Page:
A brief note from what was a very underwhelming experience. Do not go to Giza with high expectations, at least not yet.

Mention Ancient Egypt to a layman, and he usually thinks of the Nile, the three pyramids and the Sphinx of Giza. 

Mention the same to someone who has visited the site over the last decade, you would be treated to an expression that oscillates between amazement and frustration. 

If the Ancient Egyptian society was built around oppressive preoccupation with the Pharaoh’s immortality and obsession with after-life, the re-awakening of the Arab spring during the early part of this decade confined its sense of purpose to an ideology that created division and political unrest, whilst retaining a frightening similarity to its own obsession with after-life. What followed was dwindling tourist numbers to a country that generated a large chunk of its revenue from tourism. 

It is cliched that history repeats itself: the political circus in Egypt, where every politician tried to outdo his predecessor in committing his life for an ideologically driven political cause, shares stark similarities to the beginning of the decline of the Ancient Egyptian kingdom. Many Egyptologists suggest that after Khufu’s Pyramid was completed, the kingdom grew weary with each pharaoh trying to outdo the other. Most died before their pyramids were complete. Never again did a pharaoh build his pyramid in titanic scales. 

So on a dusty November afternoon, when Rob Telfer and I found ourselves standing in front of the Great Pyramid, we were both amazed and perplexed by the sight that greeted us. Amazed because this was a structure of immense proportions that took over twenty-three years to build, 4500 years ago: this was an engineering marvel, no doubt. Perplexed because our view was blocked by at least twenty hawkers standing in front of us, waving one-dollar replicas of the same pyramid. If I was a lottery ticket on two legs, Rob was the treasure chest they had been craving for.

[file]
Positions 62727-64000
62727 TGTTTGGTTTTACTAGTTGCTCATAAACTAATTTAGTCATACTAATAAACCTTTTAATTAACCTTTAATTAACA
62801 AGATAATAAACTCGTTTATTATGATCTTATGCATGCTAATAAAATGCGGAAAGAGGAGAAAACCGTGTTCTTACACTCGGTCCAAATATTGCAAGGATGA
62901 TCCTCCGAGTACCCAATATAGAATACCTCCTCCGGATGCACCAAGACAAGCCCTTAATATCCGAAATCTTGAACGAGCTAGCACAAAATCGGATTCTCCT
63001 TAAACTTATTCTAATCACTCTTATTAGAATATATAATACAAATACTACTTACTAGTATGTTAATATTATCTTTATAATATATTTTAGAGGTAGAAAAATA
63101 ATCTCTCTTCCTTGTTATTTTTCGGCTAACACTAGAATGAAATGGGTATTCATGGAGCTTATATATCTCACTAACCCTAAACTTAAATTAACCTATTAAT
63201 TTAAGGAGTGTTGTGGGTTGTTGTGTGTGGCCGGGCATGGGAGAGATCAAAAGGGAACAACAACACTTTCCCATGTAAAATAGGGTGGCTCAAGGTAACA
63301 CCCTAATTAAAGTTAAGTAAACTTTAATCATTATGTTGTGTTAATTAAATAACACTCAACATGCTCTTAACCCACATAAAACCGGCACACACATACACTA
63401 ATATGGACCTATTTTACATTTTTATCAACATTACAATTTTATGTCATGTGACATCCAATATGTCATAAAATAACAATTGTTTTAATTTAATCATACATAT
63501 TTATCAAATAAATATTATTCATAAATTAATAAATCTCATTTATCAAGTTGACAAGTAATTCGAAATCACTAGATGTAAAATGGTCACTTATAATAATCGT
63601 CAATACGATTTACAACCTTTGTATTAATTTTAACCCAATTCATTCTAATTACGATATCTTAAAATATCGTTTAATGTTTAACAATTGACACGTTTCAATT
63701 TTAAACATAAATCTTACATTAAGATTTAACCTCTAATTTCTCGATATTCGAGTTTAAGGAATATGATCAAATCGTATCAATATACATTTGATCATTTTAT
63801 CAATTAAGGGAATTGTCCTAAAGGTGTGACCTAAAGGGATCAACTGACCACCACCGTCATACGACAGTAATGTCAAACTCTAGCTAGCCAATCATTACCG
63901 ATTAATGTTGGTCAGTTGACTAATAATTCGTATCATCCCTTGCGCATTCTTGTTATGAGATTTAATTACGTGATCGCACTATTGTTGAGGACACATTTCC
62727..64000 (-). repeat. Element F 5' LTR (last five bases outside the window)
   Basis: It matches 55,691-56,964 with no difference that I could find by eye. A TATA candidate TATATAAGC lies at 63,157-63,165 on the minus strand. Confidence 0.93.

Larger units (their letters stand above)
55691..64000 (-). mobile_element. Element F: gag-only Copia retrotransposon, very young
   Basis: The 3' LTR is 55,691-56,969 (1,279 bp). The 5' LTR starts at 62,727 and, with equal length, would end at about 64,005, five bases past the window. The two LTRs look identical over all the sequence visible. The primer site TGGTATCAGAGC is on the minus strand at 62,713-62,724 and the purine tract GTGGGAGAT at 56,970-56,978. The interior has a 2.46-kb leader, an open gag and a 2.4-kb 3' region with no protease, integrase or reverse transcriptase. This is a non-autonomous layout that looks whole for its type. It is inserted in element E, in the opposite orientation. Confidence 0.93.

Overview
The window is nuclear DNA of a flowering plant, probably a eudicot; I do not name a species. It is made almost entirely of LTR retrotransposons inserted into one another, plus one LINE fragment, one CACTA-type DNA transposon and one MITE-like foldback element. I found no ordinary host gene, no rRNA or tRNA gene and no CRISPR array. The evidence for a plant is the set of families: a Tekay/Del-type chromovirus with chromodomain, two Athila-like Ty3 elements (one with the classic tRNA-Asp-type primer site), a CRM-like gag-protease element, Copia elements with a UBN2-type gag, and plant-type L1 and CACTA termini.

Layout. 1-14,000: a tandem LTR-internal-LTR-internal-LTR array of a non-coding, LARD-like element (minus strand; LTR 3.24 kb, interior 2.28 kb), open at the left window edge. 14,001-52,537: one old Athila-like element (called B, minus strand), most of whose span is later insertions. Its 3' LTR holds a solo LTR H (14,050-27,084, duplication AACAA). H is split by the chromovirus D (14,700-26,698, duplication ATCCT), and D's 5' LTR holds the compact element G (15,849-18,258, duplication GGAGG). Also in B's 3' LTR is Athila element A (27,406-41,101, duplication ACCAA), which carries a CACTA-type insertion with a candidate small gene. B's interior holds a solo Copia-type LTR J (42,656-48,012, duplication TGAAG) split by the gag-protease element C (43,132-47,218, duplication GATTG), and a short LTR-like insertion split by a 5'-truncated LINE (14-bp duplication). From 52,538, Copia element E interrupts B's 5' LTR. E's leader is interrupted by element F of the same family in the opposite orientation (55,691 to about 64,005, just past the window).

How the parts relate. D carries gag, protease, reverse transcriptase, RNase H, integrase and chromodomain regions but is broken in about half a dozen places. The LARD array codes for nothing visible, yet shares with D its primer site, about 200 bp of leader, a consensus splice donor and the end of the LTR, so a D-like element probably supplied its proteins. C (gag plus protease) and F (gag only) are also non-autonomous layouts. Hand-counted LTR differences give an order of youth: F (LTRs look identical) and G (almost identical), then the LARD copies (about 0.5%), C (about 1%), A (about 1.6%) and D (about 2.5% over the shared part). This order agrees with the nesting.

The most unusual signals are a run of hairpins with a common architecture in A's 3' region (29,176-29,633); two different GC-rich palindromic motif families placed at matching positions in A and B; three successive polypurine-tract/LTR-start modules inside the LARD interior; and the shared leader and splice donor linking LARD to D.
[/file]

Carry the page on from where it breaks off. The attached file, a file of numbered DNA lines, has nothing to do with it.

Giza is a tourist district outside of Cairo. The streets outside the complex housing the Sphinx and pyramids are shabby and dirty with hawkers and young boys whipping their camels, offering rides for a cheap dollar.

It is cliched that history repeats itself: the political circus in Egypt, where every politician tried to outdo his predecessor in committing his life for an ideologically driven political cause, shares stark similarities to the beginning of the decline of the Ancient Egyptian kingdom. Many Egyptologists suggest that after Khufu’s Pyramid was completed, the kingdom grew weary with each pharaoh trying to outdo the other. Most died before their pyramids were complete. Never again did a pharaoh build his pyramid in titanic scales.

Since 2011, many western governments have painted Egypt in a shade of amber in their travel advisory guidelines. The sight of western foreigners implied an opportunity for locals to earn the extra dollar as self-professed tour guides. All you had to know was a sentence or two in English (one of them, invariably “I love America”, unmindful of where the tourist was from), and you were Howard Carter reborn.